U.S. consumer sentiment ticked lower in May, but still beat expectations, according to a report released on Friday. (Tweet this)
The Thomson Reuters/University of Michigan's final May reading on the index was 90.7. It was down from the previous month's reading of 95.9, but beat Reuters estimates for 89.9.
The decline in optimism, although more narrow in May, about the economy was widespread among all age and income groups across the country.
"Although the loss in confidence narrowed in late May, the decline for the month as a whole was still substantial as consumers have adopted more modest prospects for a rebound following the economy's dismal 1st quarter performance," said Surveys of Consumers Chief Economist Richard Curtin in a statement.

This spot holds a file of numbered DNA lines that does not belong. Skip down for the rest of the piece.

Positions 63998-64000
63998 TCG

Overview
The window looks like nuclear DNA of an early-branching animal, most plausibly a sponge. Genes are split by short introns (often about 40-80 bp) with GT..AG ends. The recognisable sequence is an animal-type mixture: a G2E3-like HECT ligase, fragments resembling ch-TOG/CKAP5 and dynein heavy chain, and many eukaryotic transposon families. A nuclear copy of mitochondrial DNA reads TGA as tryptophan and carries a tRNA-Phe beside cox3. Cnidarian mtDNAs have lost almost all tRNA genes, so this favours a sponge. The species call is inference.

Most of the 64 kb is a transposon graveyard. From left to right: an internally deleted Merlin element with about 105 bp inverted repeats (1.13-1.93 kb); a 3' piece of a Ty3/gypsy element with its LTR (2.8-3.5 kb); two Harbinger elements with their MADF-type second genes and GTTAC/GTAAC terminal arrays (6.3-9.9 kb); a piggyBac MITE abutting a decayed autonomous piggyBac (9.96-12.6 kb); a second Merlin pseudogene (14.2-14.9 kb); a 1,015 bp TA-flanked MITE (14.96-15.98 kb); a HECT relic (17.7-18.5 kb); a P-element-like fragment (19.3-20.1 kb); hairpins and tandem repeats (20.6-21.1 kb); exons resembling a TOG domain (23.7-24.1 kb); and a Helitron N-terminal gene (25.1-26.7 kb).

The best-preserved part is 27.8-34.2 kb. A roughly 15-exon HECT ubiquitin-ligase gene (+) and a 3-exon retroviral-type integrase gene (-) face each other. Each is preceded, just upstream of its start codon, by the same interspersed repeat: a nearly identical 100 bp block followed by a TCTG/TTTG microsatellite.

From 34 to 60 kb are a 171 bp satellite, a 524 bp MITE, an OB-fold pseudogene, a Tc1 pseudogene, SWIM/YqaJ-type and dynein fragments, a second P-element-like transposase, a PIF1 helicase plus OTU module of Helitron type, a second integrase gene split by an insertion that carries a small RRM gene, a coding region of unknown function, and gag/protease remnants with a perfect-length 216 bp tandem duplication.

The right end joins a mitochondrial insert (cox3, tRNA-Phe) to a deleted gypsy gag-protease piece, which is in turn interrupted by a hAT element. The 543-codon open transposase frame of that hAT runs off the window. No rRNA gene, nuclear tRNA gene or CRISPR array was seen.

Despite the decline in May, the first five months of the year averaged 94.6. The last time the average level was higher was in 2004, when the index read 95.2.
"Overall, the latest data are still consistent with a 3 percent annual growth rate in real personal consumption expenditures during 2015," Curtin said.
The gauge of current economic conditions fell to 100.8 from 107 in the previous month.
Consumer expectations index also fell to 84.2 from 88.8 in April.
Correction: This article has been corrected to reflect that the index ticked lower in May.